Uruguay have high hopes ahead of the Copa America
New generation making its mark as they climb FIFA Ranking
New style of play taking shape
Whenever Uruguay’s national team and their footballing philosophy are the topic of conversation, talk inevitably turns to the garra charrúa, the gritty determination and togetherness for which La Celeste is so well known.
Since 2006, that garra has been a constantly evolving hallmark of Oscar Tabarez’s side.
In the latest FIFA/Coca-Cola World Ranking they climbed one rung to sixth, just one short of their highest 2018 placing. With the 2019 Copa America coming up in Brazil on 14 June-7 July, what can the watching world expect of Los Charrúas as they continue their quest to return to the Ranking’s top three? FIFA.com picks out three key pointers.
Big names to the fore
Uruguay will go into the competition full of confidence, having just retained the China Cup, thanks to emphatic 3-0 and 4-0 wins over Uzbekistan and Thailand respectively. The final of the competition also saw Diego Godin become the country’s most capped player of all time, with 126 appearances.
There is much more to this Uruguay side than Godin, however. Fernando Muslera has kept goal at the last three FIFA World Cup™ competitions, while Luis Suarez’s Celeste career now spans 12 years, just one more than those of Edinson Cavani, Martin Caceres and Nicolas Lodeiro.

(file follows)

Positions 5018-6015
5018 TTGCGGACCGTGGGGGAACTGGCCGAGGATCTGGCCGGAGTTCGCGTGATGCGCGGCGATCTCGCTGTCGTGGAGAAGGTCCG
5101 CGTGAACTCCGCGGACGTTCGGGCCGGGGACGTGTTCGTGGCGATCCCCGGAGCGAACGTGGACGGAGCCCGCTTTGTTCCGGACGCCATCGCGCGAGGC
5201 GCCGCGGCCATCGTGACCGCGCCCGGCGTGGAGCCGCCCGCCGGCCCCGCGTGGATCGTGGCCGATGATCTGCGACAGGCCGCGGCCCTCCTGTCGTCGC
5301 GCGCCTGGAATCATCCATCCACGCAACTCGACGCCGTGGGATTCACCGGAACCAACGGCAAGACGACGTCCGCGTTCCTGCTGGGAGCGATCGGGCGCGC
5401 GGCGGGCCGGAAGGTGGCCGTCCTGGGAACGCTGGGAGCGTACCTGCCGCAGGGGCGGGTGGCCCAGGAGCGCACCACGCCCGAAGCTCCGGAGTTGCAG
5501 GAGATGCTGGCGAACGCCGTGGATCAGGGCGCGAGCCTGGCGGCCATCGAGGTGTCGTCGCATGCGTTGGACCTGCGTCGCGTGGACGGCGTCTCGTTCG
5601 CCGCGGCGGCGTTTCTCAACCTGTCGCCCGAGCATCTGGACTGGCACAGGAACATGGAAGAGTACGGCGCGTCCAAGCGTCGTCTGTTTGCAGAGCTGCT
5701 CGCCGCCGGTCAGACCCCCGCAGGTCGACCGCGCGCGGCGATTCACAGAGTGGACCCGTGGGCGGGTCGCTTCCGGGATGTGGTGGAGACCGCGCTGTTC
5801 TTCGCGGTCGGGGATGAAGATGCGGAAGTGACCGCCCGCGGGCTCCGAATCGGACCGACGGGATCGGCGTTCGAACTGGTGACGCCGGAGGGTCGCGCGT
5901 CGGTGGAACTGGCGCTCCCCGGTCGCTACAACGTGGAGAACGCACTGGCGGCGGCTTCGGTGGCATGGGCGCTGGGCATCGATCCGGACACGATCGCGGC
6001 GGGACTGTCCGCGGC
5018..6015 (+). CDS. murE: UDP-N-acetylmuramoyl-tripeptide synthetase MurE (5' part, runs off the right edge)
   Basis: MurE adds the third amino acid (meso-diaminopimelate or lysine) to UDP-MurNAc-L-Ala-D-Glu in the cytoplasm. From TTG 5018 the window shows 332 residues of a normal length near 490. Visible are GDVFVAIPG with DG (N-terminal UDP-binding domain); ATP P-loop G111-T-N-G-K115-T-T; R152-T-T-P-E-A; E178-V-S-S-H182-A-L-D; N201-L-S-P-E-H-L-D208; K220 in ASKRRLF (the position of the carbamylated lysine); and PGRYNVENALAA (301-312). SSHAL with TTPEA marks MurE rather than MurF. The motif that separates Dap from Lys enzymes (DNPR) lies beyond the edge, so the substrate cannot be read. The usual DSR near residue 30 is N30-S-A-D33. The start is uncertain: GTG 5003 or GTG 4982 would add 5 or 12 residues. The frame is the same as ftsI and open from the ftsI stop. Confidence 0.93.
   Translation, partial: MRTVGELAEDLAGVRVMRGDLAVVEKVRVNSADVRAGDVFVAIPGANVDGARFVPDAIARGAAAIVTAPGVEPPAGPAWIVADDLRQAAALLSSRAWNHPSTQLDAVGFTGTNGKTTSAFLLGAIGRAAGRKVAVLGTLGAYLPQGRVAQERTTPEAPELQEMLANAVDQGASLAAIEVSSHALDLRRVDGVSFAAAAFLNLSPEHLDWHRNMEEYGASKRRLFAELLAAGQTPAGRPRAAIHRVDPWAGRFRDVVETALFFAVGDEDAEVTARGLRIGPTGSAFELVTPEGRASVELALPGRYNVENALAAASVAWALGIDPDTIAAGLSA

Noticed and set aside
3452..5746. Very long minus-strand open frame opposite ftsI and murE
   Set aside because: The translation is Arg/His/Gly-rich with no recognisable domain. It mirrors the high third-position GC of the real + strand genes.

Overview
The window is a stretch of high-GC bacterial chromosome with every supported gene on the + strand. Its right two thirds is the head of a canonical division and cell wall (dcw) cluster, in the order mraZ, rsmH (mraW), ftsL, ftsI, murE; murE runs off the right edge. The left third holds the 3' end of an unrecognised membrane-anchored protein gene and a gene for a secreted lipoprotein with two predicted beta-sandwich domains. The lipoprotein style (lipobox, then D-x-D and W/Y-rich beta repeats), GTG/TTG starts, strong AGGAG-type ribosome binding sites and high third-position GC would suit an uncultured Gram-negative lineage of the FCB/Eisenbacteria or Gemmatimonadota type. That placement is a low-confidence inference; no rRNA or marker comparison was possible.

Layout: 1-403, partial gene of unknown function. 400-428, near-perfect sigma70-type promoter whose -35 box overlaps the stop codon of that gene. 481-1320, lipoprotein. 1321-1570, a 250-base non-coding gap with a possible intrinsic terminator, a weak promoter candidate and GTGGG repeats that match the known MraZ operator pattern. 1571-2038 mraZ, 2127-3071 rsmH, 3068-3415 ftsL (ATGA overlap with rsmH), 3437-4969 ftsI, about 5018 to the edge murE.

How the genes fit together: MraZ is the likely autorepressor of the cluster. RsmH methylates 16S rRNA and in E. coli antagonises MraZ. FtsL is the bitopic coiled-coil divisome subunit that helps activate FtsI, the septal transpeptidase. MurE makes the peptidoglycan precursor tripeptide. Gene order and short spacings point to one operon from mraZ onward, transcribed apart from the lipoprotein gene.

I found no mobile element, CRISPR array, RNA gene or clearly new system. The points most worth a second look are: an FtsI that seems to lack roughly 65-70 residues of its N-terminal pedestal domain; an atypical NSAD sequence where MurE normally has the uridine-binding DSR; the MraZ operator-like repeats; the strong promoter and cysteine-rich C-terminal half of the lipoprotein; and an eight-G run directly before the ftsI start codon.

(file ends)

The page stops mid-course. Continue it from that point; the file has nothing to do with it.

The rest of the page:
Uruguay can thus call on a hugely experienced core of players who are at the peak of their physical and mental powers and on hand to support the emergence of a new breed that is ready to take over from them.
The new brigade
That generational handover is already under way, and the good news for Uruguay is that the players coming through have every intention of ensuring the outgoing legends are not missed too much.
Front man Maxi Gomez, 22, has already scored his first goal for his country, while Penarol full-back Giovanni Gonzalez was in the China Cup squad and has made his debut in defence, an area where the Uruguayans are not exactly short of talent.
Names such as Federico Valverde, Nahitan Nandez and Rodrigo Betancur are also starting to make their presences felt and take on more and more responsibility.
The emergence of a new style
In the lead-up to Russia 2018, Uruguay revealed a slight shift in tactics. While defensive organisation remains an integral part of their make-up, they are bedding in more technically gifted players in an effort to be more creative up front.
Matias Vecino and Betancur are a prime example of that shift. Continually looking for and breaking into space, they can also serve up aerial balls to the front men. This impish creativity is just what the lethal strike force formed by Cavani and Suarez have been looking for.
Having long functioned with a midfield concerned with cancelling out and pressing the opposition, Uruguay have spent the last year working on a fresh approach, one they hope to showcase to great effect at the Copa America. The question now is: how much success will it bring and will it lead them back to the top three of the FIFA/Coca-Cola World Ranking for the first time since 2012?